One of the matters to be considered in this connection is “the inherent purpose of the law” and the relation which the classification bears to it. Martin v. Superior Court, supra, 194 Cal. 102, 227 P. 766. This statute contains its own statement of its purpose in § 1700: “The purpose of this chapter is to protect society more effectively by substituting for retributive punishment methods of training and treatment directed toward the correction and rehabilitation of young persons found guilty of public offenses.” A complete reading of the statute convinces us that this is as accurate a statement of its purpose as could be framed in few words. Much has been spoken and written about youthful delinquency, its causes and possible cures, by jurisprudents, criminologists, social workers and others, and no extended discussion of the subject is needed here. The juvenile court acts constitute an attempt at a partial solution of the problem, but they do not completely cover it, our own act being limited to offenders under 21 years of age. §§ 700, 701, Welfare and Institutions Code St.1937, pp. 1030, 1032. Youthful delinquency does not stop at that age.

This act institutes a new mode of dealing with the problem, especially with respect to offenders between the ages of 21 and 23. For the full and proper execution of its purpose and mode of action, as disclosed by the provisions we have already reviewed, a great variety of institutions and agencies will be required. While it is authorized, when funds are available, to establish and operate new institutions and facilities, no funds appear to have been appropriated for that purpose, but the Authority is authorized to make arrangements with existing institutions for use of their facilities. Necessarily a considerable amount of time must be consumed by the Authority in canvassing the situation and making suitable arrangements for the training and treatment of those committed to it. Petitioners' claim is that in such matters the state must deal with all or none of those to whom the purpose of the act applies, but we think that claim is untenable. It must yield to the practical necessities of the situation arising when a new plan of dealing with a subject is adopted and to be put into effect. The legislature may very well have thought that such a new regime could not be put into full operation at once; that it should be allowed for an initial period to feel its way and develop suitable modes of operation before subjecting it to the full impact of the entire case–load which the legislature deemed within the scope of its general purpose. Section 1731.5 appears to be the result of such a legislative conclusion. We cannot say that either the conclusion or the mode selected for carrying it out, that of leaving to the Authority, in each case, the determination whether its facilities are adequate and the person can be materially benefited, is not reasonable. There is here no improper classification; no forbidden discrimination between those to whom the law is immediately applied and others who may be otherwise dealt with. Such distinctions as are made are based on a sufficient criterion; that is, the adequacy of the available facilities and the probability that the persons affected will be materially benefited thereby, and are well within the category of permissible classification, as above defined.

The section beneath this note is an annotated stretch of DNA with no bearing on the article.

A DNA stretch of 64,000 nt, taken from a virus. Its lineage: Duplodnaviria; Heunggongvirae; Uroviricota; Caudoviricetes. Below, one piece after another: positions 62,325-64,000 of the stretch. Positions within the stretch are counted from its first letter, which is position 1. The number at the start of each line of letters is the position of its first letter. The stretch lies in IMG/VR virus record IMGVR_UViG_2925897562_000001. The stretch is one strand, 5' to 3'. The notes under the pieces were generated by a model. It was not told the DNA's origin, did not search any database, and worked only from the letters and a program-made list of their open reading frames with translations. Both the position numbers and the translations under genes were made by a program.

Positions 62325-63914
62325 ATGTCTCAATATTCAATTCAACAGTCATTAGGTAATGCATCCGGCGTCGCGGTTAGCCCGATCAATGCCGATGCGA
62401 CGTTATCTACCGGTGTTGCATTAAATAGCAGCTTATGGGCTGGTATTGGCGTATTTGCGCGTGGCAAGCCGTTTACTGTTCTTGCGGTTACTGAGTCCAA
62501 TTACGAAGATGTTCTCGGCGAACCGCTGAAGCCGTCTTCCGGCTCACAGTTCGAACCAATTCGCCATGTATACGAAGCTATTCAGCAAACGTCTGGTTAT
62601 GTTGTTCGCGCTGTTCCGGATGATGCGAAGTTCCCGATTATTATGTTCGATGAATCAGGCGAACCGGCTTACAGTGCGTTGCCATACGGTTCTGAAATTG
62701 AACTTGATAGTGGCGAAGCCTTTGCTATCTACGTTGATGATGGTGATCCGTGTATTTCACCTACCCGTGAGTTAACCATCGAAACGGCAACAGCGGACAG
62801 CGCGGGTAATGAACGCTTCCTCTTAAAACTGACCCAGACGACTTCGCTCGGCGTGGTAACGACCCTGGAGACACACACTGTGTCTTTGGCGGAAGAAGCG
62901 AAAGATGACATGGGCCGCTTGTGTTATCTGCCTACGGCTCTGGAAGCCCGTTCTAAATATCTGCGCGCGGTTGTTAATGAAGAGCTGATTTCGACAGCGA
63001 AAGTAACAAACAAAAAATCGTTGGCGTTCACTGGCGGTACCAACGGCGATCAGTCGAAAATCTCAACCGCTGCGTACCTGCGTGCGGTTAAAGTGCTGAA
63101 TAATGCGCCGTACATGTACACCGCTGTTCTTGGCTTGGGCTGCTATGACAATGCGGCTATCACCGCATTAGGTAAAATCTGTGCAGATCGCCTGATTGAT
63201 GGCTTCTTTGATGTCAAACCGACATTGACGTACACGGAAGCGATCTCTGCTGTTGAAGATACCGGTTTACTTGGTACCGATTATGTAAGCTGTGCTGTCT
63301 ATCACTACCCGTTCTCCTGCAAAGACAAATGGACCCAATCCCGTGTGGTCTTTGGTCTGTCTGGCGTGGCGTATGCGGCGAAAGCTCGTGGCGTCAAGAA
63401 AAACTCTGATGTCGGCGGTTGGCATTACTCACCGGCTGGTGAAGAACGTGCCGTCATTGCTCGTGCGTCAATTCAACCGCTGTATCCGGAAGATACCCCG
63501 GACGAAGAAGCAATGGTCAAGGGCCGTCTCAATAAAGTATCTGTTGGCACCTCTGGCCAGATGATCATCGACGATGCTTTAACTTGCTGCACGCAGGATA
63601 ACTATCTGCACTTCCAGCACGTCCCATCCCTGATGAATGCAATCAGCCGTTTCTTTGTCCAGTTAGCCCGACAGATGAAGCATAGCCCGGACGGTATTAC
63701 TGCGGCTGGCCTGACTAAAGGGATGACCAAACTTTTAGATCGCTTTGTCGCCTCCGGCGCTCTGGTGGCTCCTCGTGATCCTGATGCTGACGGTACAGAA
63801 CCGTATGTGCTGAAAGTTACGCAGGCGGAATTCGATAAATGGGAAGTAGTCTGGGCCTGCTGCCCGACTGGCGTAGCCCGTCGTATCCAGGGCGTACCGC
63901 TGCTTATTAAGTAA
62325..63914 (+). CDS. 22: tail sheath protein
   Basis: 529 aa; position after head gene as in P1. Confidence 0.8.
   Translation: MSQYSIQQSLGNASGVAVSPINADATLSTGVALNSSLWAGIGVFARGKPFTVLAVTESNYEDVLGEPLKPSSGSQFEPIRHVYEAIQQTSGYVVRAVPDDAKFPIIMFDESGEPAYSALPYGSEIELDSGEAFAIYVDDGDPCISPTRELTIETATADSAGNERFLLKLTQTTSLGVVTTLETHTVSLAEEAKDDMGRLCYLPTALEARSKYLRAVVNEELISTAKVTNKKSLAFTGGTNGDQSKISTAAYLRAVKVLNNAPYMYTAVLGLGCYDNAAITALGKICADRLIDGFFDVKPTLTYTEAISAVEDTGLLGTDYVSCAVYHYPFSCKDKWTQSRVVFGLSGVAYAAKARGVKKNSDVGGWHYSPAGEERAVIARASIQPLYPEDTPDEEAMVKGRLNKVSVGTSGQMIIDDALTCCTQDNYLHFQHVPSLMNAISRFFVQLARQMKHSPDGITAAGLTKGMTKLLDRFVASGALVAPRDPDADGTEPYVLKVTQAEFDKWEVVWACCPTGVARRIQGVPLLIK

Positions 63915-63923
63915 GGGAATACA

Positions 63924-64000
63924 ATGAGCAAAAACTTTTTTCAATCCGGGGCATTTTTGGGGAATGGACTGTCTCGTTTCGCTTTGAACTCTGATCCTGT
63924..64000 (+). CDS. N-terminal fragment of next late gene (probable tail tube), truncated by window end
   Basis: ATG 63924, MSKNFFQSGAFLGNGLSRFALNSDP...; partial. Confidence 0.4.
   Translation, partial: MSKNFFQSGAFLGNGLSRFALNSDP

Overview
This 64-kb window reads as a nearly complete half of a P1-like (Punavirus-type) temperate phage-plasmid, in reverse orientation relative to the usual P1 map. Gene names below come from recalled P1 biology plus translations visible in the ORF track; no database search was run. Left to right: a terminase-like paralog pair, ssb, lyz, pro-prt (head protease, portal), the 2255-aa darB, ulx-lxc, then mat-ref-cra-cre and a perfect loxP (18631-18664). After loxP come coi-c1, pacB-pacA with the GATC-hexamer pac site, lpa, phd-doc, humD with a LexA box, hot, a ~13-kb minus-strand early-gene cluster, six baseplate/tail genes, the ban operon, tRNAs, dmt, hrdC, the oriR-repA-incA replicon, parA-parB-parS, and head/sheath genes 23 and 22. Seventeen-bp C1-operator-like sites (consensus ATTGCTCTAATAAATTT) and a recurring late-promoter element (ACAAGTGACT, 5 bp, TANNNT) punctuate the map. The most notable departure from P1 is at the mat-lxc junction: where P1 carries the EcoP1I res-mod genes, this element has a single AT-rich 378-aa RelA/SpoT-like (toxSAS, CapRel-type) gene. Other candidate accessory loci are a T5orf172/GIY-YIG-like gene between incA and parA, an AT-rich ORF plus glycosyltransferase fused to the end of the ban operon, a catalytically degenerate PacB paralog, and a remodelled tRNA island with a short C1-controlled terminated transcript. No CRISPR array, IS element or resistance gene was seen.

It appears to be also the contention of petitioner that the provision now under consideration is an improper delegation of legislative power. Such contention cannot be sustained. The statute provides the primary standard to govern the action of the Authority, that is adequacy of facilities and probability of benefit to the person. The delegation of power thus made is within the rule declared in Fillmore Union H. S. Dist. v. Cobb, 1935, 5 Cal.2d 26, 33, 53 P.2d 349, 352, that “authority may be delegated by the Legislature to administrative boards or officers to adopt reasonable rules and terms to carry out the general purpose for which a statute is enacted, even though the delegated power confers a discretion or the necessity of determining terms, qualifications, or facts upon the board or officer within the scope of the legislative act.”

Another attack on the act is directed at the provision that any offender is subject to it (except for the discretion of the Authority until January 1, 1944, which we have already considered) who “is found to be less than 23 years of age at the time of [his] apprehension.” §§ 1731.5, 1732. Petitioner calls attention to the fact that the age here fixed differs from that established by section 25 of the Civil Code, 21, as the age below which persons are minors for general purposes, and contends that for this reason the statute is arbitrary and void. The provision fixing the age of those subject to the act appears to constitute its heart, and it may be that any invalidity of that provision would carry the whole act down with it, but we find no such invalidity. The argument is presented as if some special sanctity attached to the age fixed as that at which, for ordinary purposes, persons pass from the status of minors to that of adults. This, of course, is not true. Even section 25 of the Civil Code recognizes some exceptions to its own rule. The question is simply one of classification and the general rules already stated on that question are applicable here.